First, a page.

A recent article in Knowledge@Wharton compares the management of public and private companies.
Executives who hone their skills at the helm of private companies tend
to be more driven, more bottom line-oriented and have much more
flexibility than CEOs at publicly owned companies, who are constrained
by their need to balance multiple objectives in a corporate ecosystem.
Those of us that have worked for both types of organizations know the differences can be huge, driven predominantly by the short-term market perspective of public shareholders.
According to Mark Brownlee, associate vice president at Infosys Technologies, CEOs in publicly
traded firms necessarily practice business as more of an "art" compared
to the top executives at privately held entities, where expectations
and results are uncluttered by the corporate "ecosystem." In public
companies, this ecosystem comprises "their trading partners,
shareholders, their public culture and brand, and … far too many
people to answer to," Brownlee said.
At the private companies he has worked with, however, executives
"don’t care about an ecosystem," Brownlee noted. "[They] are much more
isolated and can make more independent decisions. Management teams can
be more like business technologists — they understand the science of
running a business. With a public company, you need to be the face of
the company, dealing with analysts and [having] a constant interaction
with the media. [Private] companies are great places to be because
that’s where you can work with people practicing the science of
Business technologists that understand the science of running a business. Although I agree that’s what goes on in private companies, I disagree that it doesn’t in public companies. There are many great public company leaders, but they are necessarily distracted by the aspects of public company management that Brownlee mentions.
Does size also matter?
Jonathan Hsu, CEO of New York-based 24/7 Real Media, a digital
marketing firm, agreed. The comparison is "pretty stark," Hsu said.
"Running a mid-size company and [being] responsible for everything
makes you tougher than someone entrenched in a large public company."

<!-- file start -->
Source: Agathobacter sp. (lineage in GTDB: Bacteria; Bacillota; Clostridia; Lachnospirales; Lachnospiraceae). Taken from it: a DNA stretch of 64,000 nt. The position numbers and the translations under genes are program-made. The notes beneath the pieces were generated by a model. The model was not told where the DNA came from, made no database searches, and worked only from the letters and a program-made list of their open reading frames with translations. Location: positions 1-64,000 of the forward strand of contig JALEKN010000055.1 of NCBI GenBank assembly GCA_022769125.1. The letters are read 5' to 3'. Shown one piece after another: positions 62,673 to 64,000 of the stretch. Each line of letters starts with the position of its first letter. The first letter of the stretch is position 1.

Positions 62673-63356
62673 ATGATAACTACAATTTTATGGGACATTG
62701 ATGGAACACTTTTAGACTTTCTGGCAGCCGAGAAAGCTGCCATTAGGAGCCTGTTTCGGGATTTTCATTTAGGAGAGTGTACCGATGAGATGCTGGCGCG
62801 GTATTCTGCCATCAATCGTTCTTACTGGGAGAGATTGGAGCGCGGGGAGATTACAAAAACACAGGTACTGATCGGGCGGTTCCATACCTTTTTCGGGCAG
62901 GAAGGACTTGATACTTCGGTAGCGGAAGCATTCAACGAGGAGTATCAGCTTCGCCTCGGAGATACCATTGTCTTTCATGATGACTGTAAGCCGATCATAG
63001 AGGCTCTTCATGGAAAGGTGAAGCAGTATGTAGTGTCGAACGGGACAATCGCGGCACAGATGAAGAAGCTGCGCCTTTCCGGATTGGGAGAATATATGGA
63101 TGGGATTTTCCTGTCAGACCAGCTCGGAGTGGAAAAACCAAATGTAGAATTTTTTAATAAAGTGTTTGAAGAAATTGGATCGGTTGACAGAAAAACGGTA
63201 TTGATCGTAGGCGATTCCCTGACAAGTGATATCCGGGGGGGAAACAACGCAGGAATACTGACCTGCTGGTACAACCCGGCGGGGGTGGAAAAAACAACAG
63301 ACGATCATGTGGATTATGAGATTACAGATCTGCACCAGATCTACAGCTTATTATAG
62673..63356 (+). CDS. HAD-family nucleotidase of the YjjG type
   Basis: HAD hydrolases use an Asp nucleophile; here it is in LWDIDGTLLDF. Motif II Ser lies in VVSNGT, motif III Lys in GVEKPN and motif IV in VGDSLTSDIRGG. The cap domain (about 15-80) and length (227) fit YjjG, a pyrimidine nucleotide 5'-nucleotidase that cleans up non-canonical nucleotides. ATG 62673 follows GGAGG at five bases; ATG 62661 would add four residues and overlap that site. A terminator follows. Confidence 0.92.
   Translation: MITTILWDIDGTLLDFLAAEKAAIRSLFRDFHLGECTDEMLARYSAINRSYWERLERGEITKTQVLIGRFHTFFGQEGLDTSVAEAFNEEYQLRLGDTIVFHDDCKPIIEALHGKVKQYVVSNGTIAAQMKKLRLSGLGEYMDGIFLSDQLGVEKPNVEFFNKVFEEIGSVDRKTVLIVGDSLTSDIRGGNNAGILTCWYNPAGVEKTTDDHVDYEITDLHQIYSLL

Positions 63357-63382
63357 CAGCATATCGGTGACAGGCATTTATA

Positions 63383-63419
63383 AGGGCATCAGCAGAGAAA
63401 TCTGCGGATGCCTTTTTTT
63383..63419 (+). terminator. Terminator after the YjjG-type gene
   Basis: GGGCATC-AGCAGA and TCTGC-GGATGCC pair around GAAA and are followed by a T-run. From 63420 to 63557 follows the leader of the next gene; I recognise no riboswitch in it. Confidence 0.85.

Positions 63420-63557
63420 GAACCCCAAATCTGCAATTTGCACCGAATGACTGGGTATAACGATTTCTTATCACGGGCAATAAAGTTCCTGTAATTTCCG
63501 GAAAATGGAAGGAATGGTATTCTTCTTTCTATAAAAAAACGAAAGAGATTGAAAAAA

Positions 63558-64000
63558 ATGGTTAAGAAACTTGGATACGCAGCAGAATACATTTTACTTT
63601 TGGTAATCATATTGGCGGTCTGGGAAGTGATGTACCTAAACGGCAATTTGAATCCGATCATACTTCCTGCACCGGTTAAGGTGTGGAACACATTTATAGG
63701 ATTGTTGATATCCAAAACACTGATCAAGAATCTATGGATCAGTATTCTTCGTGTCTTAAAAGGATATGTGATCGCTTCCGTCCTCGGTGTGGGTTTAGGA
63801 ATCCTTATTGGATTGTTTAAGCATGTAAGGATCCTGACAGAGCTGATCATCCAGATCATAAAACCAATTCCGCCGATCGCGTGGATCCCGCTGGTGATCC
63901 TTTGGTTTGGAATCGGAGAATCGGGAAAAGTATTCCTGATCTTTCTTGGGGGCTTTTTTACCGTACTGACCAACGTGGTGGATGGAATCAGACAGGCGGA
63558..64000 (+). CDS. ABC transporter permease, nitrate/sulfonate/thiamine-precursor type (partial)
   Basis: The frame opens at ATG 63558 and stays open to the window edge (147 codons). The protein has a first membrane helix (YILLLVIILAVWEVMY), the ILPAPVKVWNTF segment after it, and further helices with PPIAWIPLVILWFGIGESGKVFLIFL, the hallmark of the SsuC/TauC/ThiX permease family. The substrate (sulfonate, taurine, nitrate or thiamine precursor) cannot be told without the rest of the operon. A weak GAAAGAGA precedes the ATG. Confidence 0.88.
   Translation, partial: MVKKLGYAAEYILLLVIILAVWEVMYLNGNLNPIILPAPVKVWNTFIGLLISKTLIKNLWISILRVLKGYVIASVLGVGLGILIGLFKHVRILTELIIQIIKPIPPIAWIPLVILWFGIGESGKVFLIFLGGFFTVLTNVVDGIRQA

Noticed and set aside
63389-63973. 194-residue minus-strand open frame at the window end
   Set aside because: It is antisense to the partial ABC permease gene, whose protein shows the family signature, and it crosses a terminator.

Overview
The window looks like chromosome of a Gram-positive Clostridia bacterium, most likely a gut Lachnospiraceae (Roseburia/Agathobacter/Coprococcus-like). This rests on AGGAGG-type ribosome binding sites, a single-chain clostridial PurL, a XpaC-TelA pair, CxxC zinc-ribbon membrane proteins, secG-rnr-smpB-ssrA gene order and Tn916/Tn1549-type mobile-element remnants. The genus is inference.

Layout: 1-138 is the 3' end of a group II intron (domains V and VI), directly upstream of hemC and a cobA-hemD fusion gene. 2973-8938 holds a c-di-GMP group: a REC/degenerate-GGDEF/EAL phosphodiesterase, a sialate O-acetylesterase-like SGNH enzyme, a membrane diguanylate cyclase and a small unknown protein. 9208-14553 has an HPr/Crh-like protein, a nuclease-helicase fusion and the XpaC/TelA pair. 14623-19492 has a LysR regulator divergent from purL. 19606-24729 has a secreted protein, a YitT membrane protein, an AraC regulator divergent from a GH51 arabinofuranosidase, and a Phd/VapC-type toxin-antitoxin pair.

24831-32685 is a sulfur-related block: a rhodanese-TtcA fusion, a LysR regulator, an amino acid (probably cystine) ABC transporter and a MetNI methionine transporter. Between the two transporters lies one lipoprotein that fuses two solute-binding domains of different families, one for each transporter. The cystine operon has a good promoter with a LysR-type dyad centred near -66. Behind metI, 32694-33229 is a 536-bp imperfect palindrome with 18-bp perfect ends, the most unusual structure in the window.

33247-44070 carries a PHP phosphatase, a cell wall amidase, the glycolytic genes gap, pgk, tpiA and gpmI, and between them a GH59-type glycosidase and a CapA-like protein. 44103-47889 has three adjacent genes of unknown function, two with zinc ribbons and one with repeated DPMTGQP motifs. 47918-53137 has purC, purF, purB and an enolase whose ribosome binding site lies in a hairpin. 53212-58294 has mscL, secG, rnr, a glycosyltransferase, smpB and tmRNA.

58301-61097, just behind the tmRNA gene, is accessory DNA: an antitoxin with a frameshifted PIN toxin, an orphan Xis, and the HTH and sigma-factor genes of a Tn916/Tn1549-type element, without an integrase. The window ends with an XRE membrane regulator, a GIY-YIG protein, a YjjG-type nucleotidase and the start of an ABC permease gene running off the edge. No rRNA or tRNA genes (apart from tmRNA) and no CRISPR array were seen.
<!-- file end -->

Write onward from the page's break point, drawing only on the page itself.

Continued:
In any case, perhaps today’s market offers an opportunity to acquire talent.
Still, Brownlee’s point about corporate ecosystems rang true to her.
"The point is that the set of issues a public company CEO has to deal
with is broader than that of a private company," Botelho said.
"Therefore, their balancing act between different objectives is more
She added that firms that take a long-term view — public and
private — use down markets like the current one to grab talent they
otherwise couldn’t afford or attract. "For example, in the last
downtown of 2001, American Express hired a lot of people out of top
strategy consulting firms when those firms were struggling with decline
in demand. We see the same with our clients now — they are actively
looking for strong performers that are ‘poachable.’ In private equity
in particular, it’s typically difficult to attract senior talent from
other firms because of carry (the executive’s financial interest in the
portfolio companies when they sell the company). In times like this,
some of the portfolio companies are starting to struggle, and therefore
carry is not looking as valuable as it did 18 months ago. The challenge
for these companies is to have strong assessment processes to
differentiate truly strong performers from thousands of average
It takes talent to lead both public and private companies. But the real talent also realizes that it takes talent at all levels to make the companies work… not just pairs of hands.